Not only did Lockwood have to deal with the runoff, but he also had to control its temperature. The site was thermally sensitive. “The Sugar River is cold water, so we had to make sure the heat of the runoff water stayed a certain temperature. Controlling temperature is a budding science. We had to run the water underground, where temperatures are 55°[Farenheit], and hold the runoff there for the five- to 20-minute interval when the asphalt or concrete was giving off its heat during the first minutes of a rainstorm. We used a rock trench. Water flows into that to hold it for a while, to dissipate the heat.”In the past, D’Onofrio Kottke used USDA’s TR-55 and the Virginia Tech/Penn State Urban Hydrology Model. “Neither of the previous programs was as user-friendly,” Lockwood notes. HydroCAD also generates the reports needed for a plan’s approval process. “We print out reports to take to Verona with drainage maps to explain how we got to the answer, which they would then pass on to their reviewing engineer, who would look it over and make comments. We also had to give reports to the [Wisconsin] Department of Natural Resources, the [Dane] County Regional Planning Commission, and the Dane County Land Conservation Board. The approval process used to be a quick look by the state or county; now it’s months of review. With the increasing number of regulations, agencies, and individuals getting into the stormwater issue and making it a concern, HydroCAD helps us meet the criteria and helps us explain processes to approval committees.”Holding-and Hiding-the Stormwater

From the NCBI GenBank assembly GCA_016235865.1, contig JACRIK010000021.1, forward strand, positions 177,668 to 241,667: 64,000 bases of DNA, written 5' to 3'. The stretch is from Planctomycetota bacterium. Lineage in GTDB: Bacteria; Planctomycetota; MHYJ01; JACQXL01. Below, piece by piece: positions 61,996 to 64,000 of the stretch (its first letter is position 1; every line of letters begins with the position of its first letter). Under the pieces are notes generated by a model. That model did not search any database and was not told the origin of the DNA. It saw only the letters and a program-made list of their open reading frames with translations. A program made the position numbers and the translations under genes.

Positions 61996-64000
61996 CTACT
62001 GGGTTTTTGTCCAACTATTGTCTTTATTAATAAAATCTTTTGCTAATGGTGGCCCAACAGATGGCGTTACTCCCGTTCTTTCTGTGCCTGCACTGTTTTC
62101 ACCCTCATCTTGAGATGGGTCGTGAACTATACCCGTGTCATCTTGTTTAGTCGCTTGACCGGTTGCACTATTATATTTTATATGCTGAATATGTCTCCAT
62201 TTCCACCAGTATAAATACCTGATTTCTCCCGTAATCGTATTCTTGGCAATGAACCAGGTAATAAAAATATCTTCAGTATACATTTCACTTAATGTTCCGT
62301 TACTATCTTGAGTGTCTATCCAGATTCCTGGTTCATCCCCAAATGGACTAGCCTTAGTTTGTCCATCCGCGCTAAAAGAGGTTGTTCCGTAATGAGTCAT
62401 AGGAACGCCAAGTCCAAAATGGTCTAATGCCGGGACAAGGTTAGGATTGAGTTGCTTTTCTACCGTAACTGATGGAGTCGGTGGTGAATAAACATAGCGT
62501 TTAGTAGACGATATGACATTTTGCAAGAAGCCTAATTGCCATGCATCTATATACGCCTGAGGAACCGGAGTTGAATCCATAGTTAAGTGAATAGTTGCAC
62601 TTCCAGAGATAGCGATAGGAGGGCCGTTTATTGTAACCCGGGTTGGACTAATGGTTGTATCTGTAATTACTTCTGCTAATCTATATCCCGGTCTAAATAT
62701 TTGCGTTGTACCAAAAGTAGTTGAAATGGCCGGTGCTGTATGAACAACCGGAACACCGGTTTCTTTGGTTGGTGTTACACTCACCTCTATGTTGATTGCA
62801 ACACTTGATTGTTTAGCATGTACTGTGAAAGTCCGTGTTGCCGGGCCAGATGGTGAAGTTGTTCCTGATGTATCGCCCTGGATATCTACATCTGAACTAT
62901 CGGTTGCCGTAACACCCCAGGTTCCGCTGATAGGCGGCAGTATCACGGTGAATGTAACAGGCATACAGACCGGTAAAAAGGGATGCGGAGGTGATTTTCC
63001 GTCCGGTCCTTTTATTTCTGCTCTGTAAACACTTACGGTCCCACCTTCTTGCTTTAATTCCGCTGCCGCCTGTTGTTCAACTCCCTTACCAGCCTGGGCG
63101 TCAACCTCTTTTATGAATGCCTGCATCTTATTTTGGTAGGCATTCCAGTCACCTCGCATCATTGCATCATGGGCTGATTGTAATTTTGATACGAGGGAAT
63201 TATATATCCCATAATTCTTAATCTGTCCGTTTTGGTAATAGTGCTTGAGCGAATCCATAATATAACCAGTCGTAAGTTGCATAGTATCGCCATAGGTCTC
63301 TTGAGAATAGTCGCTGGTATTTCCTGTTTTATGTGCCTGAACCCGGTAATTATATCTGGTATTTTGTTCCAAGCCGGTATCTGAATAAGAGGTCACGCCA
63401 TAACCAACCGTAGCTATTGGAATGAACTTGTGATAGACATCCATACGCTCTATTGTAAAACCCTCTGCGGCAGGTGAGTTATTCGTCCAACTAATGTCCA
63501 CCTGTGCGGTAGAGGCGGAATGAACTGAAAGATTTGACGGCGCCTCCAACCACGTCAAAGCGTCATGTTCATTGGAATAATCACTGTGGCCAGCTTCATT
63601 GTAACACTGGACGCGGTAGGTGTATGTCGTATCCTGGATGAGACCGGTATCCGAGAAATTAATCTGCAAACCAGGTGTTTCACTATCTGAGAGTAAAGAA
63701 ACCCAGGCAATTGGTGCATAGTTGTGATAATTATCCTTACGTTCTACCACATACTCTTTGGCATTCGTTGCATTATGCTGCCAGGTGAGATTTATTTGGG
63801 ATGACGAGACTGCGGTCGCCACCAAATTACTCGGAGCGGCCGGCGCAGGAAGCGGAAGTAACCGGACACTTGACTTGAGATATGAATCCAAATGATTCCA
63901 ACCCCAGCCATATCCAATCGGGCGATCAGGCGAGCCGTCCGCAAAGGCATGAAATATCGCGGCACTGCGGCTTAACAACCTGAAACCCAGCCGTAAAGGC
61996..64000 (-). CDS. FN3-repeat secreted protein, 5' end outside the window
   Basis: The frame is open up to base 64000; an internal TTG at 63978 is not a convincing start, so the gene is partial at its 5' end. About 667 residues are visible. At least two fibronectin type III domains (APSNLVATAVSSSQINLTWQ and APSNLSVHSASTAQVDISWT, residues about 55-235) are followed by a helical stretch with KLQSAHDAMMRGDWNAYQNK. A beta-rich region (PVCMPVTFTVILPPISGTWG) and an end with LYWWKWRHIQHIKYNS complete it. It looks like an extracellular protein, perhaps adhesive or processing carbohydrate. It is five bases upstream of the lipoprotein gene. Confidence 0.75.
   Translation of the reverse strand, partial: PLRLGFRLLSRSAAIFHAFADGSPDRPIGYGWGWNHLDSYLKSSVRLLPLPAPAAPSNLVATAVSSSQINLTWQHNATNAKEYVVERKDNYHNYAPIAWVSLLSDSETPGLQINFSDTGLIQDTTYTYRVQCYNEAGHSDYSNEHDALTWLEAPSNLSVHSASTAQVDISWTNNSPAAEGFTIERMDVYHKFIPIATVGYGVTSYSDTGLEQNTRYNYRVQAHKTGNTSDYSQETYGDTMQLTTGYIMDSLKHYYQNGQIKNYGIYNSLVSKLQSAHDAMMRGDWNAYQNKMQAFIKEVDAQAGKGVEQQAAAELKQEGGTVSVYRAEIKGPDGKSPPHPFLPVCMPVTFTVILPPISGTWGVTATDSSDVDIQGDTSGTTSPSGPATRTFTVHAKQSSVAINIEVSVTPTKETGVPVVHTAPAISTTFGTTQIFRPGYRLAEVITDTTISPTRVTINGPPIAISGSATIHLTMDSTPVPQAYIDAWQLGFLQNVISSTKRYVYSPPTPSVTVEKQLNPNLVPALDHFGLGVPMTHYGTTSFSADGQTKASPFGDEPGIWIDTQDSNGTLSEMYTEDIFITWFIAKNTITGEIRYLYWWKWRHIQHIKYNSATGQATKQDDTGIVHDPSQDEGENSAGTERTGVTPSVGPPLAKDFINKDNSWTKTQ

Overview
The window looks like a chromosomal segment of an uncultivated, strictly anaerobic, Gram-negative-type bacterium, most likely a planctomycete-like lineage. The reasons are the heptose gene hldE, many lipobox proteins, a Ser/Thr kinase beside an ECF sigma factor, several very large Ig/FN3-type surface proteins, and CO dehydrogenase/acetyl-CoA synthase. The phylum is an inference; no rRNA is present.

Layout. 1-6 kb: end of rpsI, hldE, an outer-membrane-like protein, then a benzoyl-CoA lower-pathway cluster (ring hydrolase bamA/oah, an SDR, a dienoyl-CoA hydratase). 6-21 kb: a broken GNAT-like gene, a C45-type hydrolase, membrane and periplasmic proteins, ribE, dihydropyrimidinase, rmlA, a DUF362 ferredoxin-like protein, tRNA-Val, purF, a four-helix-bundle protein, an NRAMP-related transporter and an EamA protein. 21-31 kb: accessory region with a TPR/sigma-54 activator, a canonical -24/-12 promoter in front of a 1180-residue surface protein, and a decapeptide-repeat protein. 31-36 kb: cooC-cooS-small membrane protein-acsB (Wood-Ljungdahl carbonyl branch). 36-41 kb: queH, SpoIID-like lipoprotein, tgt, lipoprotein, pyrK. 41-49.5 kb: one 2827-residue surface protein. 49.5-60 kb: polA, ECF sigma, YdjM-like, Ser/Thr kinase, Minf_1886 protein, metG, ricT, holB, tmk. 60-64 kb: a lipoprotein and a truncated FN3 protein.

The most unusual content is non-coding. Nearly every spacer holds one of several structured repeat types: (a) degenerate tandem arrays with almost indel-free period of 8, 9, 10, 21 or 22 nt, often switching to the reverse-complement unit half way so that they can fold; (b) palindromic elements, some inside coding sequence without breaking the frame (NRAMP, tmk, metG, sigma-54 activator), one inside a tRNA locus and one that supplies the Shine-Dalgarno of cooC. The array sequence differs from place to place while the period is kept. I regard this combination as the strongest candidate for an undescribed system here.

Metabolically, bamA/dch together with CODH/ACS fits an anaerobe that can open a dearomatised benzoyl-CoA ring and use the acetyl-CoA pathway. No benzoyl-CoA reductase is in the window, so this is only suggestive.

“In two recent projects, we needed to design infiltration chambers according to NPDES Phase II regulations for an office building in Redhook, New York, and a 12-apartment building for seniors in Poughkeepsie,” reports Wendy Berger, P.E., CPESC, of Poughkeepsie, NY’s Berger Engineering and Surveying. “The drainage system was required to hold a two-year storm. You want to know storm and drainage peaks so you’ll know what you will need to build to hold that whole storm.”